Hozumi Tamura, center, vice president of NTT Docomo Inc. and other executives apologize at an online news conference on Oct. 15. Ayumi Sugiyama NTT Docomo Inc. apologized for a system outage last week that left millions of customers without telephone and internet services.
Vice President Hozumi Tamura offered the apology on an online news conference on Oct. 15, 2018. Later in the day, company officials said that all services were back to normal by 10 p.m. about 29 hours after the glitch was detected.
Older models using 3G telecom technology that is two generations older than the most advanced ones in use were the last mobile phones to have normal service restored.
NTT Docomo, the nation's largest mobile carrier, traced the failure to a malfunction when trying to switch to a new computer network with location data of phone users. That resulted in data being redlined to the old computer network and led to a re-registration of location data from phones around the world. In turn, the huge volume of activity disrupting the computer network disrupted mobile phone calls and internet email services.
Even after computer network problem was rectified, it took several hours to overcome concentration of phone calls and data transmissions. Service was not restored for most mobile phones until around 5 a.m. on 15 October, except at home and the service contract was extended for Apple's new Windows 7 Plus.
However, users of older mobile phones can still face some problems. The company has about 80 million contracts that use Docomo transmission lines, including customers of budget mobile operators who lease their phones through Docomo.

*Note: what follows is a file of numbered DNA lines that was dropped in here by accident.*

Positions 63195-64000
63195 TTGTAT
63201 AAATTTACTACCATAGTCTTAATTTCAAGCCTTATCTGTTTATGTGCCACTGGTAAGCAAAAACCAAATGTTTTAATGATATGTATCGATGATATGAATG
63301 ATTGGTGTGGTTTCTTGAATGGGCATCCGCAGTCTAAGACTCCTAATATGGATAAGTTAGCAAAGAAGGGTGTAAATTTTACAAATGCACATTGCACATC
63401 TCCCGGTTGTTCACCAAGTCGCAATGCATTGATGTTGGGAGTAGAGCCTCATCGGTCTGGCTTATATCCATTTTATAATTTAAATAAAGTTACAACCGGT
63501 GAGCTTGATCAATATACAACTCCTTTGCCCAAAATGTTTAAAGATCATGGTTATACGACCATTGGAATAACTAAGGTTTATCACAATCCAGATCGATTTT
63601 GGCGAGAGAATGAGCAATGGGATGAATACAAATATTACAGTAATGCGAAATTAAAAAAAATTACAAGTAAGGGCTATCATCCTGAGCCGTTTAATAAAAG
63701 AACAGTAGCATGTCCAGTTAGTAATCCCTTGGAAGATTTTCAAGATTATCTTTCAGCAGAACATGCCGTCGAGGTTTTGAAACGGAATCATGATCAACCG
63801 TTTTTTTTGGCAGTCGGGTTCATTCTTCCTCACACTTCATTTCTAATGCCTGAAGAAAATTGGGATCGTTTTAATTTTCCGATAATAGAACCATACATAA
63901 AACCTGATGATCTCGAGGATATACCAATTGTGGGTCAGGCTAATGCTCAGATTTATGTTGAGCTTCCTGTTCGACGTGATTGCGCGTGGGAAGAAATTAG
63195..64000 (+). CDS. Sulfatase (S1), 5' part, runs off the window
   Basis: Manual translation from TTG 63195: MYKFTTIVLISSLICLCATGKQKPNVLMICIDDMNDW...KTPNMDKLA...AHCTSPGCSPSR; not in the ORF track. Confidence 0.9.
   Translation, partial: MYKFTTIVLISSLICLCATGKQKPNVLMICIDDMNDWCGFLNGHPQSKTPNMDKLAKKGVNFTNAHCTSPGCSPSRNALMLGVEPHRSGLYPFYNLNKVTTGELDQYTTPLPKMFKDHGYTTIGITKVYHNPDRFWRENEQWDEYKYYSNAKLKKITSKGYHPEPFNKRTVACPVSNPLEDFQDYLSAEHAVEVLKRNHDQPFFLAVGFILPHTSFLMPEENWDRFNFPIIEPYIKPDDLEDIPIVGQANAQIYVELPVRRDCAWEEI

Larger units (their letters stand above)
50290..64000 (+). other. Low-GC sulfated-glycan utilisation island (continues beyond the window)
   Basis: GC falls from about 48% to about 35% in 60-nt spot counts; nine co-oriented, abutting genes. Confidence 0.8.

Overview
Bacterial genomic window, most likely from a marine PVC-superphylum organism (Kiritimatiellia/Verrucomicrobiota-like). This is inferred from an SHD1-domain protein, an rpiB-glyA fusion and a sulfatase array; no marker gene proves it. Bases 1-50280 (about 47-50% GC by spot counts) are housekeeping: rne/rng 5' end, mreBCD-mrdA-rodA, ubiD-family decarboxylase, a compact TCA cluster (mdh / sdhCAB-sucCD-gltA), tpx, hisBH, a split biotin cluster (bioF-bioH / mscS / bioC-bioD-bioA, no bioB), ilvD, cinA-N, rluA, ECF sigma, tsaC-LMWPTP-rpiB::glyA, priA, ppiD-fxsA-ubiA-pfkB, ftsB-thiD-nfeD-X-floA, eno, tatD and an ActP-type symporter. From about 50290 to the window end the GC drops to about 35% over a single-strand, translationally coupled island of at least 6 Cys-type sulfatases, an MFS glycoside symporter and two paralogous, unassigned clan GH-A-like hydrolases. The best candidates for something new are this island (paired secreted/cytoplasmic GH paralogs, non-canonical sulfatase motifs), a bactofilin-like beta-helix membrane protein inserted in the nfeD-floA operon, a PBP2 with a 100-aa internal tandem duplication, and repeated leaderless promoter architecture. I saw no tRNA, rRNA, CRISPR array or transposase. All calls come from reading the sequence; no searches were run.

Although officials could not say how many customers were affected by the computer failure, they identified at least 2 million users of Docomo transmission lines who were unable to use the lines because their location data could not be updated after the initial computer problem arose.
Docomo officials explained that from the time of the initial computer problem until dawn the following day, phone conversation traffic plummeted by 15 percent over the same period of a week earlier and data transmissions also fell by 4 percent.
Because mobile phones are used in so many business sectors, Docomo Communications problems hurt those delivering meals through Uber Eats as well as taxi drivers trying to process credit card transactions for their customers.
Uber Eats drivers use their mobile phones to determine where to deliver meals and disruption of the phone services left them with no clue as to what customers lived.
Cashless settlement programs also use devices connected to communications lines the result of customers with the old-fashioned complication of making payments by cash, using coins.